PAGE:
Player Value Stubbornness

In my first ever auction, I went in with the mindset of never overpaying for a player. I stuck to it, and every player I drafted was a value. Every…single…one. This is a very bad thing. Unlike a snake draft, you and your opponents aren’t constructing your teams with the same relative value of players each round. What I ended up with was a roster full of deserving starters devoid of any clear standouts. If you have a stacked bench in an auction, you probably did something wrong.

No one likes to overspend on anyone, but you are doing yourself no favors by having a ton of money when all the superstars are gone. You need at least one superstar. That’s not to say you must overpay for first or second-round talent. But if your entire starting lineup consists of fourth and fifth-round caliber players, you are not going to compete. Having all the money to vacuum up those mid-round guys does you no good when you can’t start them all. Spending an extra few bucks to secure a stud is worth it. That late $5 guy is probably going to miss anyway.

Getting Caught in a Tier Break

In a snake draft, you are thrilled when you can take the last guy in a tier. It is usually a product of blind luck resulting from your draft position, which you had no control over, but it’s nevertheless a great feeling. In an auction, when there’s one player left from a tier, bedlam ensues. You typically don’t want to be the first person to buy a player in a tier, but even more so, you don’t want to be last. The last player in a tier is usually the most expensive because everyone knows that, after him, the caliber of players available drops. Don’t get caught waiting for that last strong WR2 and end up having to spend more on him than most of the WR1s went for. It’s pretty much unavoidable that this will happen to someone in every auction. Don’t let it be you.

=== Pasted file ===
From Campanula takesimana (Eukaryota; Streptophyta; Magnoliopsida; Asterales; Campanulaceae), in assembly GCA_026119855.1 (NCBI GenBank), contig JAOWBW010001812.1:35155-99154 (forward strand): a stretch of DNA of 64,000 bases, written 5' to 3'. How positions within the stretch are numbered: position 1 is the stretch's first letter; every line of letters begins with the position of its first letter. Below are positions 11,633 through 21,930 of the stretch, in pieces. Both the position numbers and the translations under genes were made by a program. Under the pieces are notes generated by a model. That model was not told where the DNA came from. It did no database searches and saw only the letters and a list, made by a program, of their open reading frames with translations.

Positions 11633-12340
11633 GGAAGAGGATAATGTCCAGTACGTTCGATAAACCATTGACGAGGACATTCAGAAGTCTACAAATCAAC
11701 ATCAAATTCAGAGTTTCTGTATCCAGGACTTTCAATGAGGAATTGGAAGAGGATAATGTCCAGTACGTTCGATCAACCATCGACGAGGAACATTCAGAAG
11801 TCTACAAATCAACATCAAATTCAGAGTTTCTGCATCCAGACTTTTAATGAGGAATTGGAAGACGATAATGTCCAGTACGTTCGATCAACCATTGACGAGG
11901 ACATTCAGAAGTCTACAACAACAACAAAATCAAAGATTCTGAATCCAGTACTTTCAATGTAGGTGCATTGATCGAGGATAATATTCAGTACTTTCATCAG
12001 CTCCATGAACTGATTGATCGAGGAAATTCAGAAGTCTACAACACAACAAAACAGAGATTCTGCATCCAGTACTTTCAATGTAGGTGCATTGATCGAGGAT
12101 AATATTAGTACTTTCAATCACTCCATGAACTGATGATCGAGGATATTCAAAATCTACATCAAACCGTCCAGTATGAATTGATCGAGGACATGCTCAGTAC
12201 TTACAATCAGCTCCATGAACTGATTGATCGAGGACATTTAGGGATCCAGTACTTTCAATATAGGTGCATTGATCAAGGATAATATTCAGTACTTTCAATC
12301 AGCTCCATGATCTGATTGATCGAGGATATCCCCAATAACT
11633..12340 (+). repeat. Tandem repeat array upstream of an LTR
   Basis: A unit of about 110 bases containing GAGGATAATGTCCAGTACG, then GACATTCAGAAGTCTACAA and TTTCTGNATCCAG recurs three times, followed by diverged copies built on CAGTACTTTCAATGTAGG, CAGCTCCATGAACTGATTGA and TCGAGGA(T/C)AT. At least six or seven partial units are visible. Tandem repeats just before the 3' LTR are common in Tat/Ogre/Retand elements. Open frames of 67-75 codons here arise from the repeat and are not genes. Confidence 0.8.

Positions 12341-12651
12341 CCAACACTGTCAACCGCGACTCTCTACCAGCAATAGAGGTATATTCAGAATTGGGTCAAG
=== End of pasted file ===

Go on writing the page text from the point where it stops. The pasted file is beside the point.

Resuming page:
Leaving with Money

You should never leave your auction with money. No buts. No excuses. Literally never. And no, this doesn’t mean you’ve successfully avoided this pitfall if you spent $17 on your last player. If you have an excess of money remaining during the end game, you’ve done something wrong. That’s not to say you don’t want money to control the late bidding; you do. You just don’t need $17. If you are really dead set on having end-game power, you ideally want the ability to go to $2 or $3 on a couple of players. If you’re down to your last two picks and you have $15 left, you’ve failed to effectively allocate your funds. You will surely look back at the draft and see spots where you could have spent an extra dollar or two and gotten a superior player. Those $1 and $2 players simply aren’t that important. Your hit rate on them is going to be very low. It is far more important to use your money earlier to make sure you get more expensive players than it is to save so you can throw the dart of your preference.

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Jason Katz is a featured writer at FantasyPros. For more from Jason, check out his archive follow him @jasonkatz13.